Last month author Carl Honoré visited Iowa City. A guest of the Department of Leisure Studies (aren’t you glad we have one of those?) at the University of Iowa, Mr. Honoré came to discuss his latest book, In Praise of Slowness: How a Worldwide Movement is Challenging the Cult of Speed.
One day not long ago, caught up in the “cult of speed,” Mr. Honoré found himself trying to be more time-efficient by reading one-minute bedtime stories to his son. Struck by the ludicrous, almost ironic nature of this, he set out to find another way. He found not only the Slow Food Movement, about which readers have seen me pontificate in these very pages, but also slow cities, slow art, slow medicine, and, perhaps most enticingly, slow sex.
He begins the book by explaining how the world got so fast in the first place, then goes on to describe how one might go about “being slow” in such a fast-paced world. From a TV-free household in Toronto to a Chi Kung squash class in Edinburgh to Tantric Sex workshop in London to Slow Food’s flagship event, the Salone del Gusto in Torino, Honoré shows how it is not merely preferable, but even possible to slow down in a society that puts such a high value on being fast.
While here, Mr. Honoré enjoyed a Slow dinner of local foods prepared at the Cottage in Iowa City by several of the area’s best chefs. The next day, he had a Slow lunch with members of Slow Food Iowa at my humble downtown establishment. He spoke to students at several venues about his Slow epiphany and how one can turn one’s back on fast-paced society without becoming a Luddite.
More and more people, in Iowa, the nation, and the world, are becoming aware of the insidious virus of fast life, how it pervades our lives, invades our privacy, and herds us into the drive-thru lane. Slowing down is the only truly progressive solution for, as the Slow Food manifesto puts it, “the contagion of the multitude who mistake frenzy for efficiency.”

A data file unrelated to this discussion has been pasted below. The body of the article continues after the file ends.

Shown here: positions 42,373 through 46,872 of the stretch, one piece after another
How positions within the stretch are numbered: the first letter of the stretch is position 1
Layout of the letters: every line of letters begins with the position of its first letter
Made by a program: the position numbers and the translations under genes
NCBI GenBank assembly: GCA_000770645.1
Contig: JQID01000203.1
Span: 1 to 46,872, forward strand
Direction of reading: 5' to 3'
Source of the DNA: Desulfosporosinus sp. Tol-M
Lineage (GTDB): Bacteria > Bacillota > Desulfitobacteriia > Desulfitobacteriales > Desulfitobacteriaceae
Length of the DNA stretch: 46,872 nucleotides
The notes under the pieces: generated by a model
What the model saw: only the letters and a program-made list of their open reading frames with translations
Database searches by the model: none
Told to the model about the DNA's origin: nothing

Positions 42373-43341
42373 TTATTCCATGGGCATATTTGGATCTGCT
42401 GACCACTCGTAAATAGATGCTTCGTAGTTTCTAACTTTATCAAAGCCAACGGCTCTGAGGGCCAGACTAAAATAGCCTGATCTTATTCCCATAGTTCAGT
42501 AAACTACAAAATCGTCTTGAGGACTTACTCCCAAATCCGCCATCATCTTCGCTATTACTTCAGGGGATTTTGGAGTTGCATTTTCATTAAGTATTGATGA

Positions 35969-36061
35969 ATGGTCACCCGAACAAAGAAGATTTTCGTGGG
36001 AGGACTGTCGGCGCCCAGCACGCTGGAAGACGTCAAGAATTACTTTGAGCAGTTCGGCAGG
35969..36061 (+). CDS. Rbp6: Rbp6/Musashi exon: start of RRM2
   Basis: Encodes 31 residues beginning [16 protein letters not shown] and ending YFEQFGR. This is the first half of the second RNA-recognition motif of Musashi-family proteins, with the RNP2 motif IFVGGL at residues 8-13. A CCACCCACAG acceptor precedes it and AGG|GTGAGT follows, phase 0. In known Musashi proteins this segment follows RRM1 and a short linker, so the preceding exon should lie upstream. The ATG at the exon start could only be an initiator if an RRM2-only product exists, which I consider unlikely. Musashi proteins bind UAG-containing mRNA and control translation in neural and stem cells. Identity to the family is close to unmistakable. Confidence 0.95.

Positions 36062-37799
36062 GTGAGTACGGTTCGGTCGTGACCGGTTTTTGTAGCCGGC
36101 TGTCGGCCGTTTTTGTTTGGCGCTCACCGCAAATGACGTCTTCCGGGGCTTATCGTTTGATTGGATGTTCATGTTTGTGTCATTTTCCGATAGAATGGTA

Of course readers of this column know well that one of the best ways to begin this journey is in the garden, taking the time to tend the soil and commune with the Earth. If done well, gardening teaches the importance of patience, avoiding the false promises of chemicals that pretend to be shortcuts. The bounty that this activity provides is the foundation of our nation’s best holiday, Thanksgiving, and is the tie that binds us to each other and the land. To undo that tie would be folly.
Honore’s book is a handbook for those seeking, to use the vernacular, to chill out. It is of use to those who wonder, like I do, how long can we continue to hasten to our own demise? If the pace of our culture continues to accelerate at this rate, how long will it be before our entire lives resemble the sound bites that pervade the media and serve only to perpetuate themselves? Slow Food founder Carlo Petrini said it best: “We are all going to the same place. Why not go there slowly?”
Chef Kurt Michael Friese is co-owner of the Iowa City restaurant Devotay. Email him at firstname.lastname@example.org.